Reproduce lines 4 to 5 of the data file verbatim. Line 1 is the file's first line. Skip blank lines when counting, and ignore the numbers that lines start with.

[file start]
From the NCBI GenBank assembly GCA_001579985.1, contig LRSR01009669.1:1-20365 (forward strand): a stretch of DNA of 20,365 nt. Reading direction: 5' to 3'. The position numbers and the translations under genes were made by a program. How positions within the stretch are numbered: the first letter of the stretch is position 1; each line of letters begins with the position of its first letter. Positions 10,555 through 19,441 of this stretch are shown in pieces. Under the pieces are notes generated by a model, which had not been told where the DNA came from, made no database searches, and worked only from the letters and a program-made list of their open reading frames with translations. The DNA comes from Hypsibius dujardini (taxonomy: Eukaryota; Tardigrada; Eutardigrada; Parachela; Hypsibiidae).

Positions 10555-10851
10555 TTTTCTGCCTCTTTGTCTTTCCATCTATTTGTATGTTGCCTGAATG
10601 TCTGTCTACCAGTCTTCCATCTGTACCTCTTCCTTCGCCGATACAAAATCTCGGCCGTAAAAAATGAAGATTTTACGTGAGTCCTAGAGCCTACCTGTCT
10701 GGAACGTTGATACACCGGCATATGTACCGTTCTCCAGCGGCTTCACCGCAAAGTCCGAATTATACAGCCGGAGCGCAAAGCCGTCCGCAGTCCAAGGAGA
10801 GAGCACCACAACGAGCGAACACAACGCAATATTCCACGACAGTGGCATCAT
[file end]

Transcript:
10601 TCTGTCTACCAGTCTTCCATCTGTACCTCTTCCTTCGCCGATACAAAATCTCGGCCGTAAAAAATGAAGATTTTACGTGAGTCCTAGAGCCTACCTGTCT
10701 GGAACGTTGATACACCGGCATATGTACCGTTCTCCAGCGGCTTCACCGCAAAGTCCGAATTATACAGCCGGAGCGCAAAGCCGTCCGCAGTCCAAGGAGA